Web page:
Prior to graduation, all students are required to fulfill 500 hours of work. A minimum of 250 hours must be with a registered architect and the remaining 250 hours may be with a faculty approved alternative. This work must be verified by the department internship coordinator. The full policy can be found under Students, in the Policies section, of this website.
PROGRAM FOR THE MASTER OF ARCHITECTURE I First Professional Degree
As of fall 2007, all undergraduate and graduate students entering College of Environmental Design majors are required to purchase a computer that meets departmental specifications. Architecture Department specifications can be found under Students, in the Policies section, on this website. Financial aid assistance for this computer purchase is available to students qualifying for Federal Student Aid (requested via the FAFSA application). Please contact the University's Office of Financial Aid (909 869 3700) for additional information.
The Department of Architecture at Cal Poly Pomona offers an accredited three year Masters of Architecture Degree within which students may choose a Concentration in Sustainable Architecture. The Concentration builds on the regular M.Arch I curriculum, with specialized sustainable architecture classes in the advanced studio and elective course offerings. The subject matter is designed to give students the skills and tools they need as architects to create sustainable designs with a reduced environmental impact. Our program works to teach students that they have the power to positively affect our environment.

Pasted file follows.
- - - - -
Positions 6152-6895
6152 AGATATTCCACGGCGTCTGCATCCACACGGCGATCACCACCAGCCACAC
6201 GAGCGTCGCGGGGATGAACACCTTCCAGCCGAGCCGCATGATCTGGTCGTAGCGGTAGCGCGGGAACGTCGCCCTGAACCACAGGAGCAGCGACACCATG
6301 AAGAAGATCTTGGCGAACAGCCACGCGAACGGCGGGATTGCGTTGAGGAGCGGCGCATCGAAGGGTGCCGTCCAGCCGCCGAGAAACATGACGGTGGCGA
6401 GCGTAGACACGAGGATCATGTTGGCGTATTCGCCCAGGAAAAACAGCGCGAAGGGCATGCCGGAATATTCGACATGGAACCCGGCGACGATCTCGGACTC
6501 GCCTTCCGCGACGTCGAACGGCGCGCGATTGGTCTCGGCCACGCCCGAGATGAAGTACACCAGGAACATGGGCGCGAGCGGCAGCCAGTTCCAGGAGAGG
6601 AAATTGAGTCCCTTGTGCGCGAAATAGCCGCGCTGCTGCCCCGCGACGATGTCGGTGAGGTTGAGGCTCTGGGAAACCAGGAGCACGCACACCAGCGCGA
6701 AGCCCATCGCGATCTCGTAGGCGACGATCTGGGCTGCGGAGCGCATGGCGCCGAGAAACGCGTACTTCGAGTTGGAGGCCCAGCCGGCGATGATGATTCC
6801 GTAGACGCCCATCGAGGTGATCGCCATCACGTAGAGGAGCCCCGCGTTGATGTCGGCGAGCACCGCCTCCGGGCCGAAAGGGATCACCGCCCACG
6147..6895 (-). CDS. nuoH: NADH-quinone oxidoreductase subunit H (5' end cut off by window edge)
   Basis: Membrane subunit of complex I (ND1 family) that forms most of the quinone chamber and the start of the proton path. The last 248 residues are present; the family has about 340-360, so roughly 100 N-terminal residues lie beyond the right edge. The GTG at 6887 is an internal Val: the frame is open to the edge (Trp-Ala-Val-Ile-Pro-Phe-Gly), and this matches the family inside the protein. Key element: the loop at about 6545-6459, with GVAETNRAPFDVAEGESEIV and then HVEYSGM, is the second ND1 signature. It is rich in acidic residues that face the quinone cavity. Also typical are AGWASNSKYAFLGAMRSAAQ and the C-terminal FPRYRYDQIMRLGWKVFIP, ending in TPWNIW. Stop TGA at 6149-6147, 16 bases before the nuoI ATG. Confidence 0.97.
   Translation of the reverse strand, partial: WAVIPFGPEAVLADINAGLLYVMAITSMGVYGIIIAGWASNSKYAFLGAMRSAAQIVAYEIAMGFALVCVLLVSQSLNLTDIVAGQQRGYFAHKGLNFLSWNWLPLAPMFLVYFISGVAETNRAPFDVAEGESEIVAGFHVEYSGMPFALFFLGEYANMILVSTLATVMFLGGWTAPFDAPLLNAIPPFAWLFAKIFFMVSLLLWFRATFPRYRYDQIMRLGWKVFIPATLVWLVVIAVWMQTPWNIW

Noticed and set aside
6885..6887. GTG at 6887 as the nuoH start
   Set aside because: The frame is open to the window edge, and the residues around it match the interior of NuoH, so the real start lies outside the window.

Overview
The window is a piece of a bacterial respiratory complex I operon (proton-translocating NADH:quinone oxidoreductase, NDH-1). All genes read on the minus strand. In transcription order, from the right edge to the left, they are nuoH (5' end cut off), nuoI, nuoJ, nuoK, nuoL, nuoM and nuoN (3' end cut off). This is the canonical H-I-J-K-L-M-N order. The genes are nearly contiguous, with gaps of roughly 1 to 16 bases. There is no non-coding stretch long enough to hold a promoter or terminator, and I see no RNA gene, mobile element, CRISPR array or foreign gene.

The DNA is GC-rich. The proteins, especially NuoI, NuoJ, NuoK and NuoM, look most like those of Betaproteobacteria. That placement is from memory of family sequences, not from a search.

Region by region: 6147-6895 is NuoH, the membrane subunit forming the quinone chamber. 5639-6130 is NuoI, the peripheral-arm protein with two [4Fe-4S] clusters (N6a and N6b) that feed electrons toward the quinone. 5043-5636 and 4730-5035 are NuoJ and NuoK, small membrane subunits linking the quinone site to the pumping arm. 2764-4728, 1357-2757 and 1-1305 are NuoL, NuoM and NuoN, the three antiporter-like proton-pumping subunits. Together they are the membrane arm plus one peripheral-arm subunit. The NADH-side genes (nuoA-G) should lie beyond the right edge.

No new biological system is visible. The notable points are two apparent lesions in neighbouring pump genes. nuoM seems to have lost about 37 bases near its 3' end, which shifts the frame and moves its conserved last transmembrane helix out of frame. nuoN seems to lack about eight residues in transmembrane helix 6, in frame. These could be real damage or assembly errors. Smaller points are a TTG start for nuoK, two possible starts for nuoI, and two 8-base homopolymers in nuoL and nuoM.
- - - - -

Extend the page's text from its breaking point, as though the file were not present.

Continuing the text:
The Sustainable Architecture Concentration within the M.Arch I Program examines the principles of sustainability and their application to design in lectures, seminars and design studios. By teaching students how to regulate climate using appropriate design and materials, they learn to design environmentally sensitive architecture.
Design studios examine principles of sustainable and carbon neutral design: energy, indoor environmental quality, water and materials. Emphasis is placed on controlling the impact of the external environment with appropriate building design and selection of materials. Students build and test their ideas using digital and/or physical models as appropriate. Students apply these concepts in their projects, which are usually developed as part of design competitions with an emphasis on sustainability; our students have won multiple awards in national and international competitions in the past four years.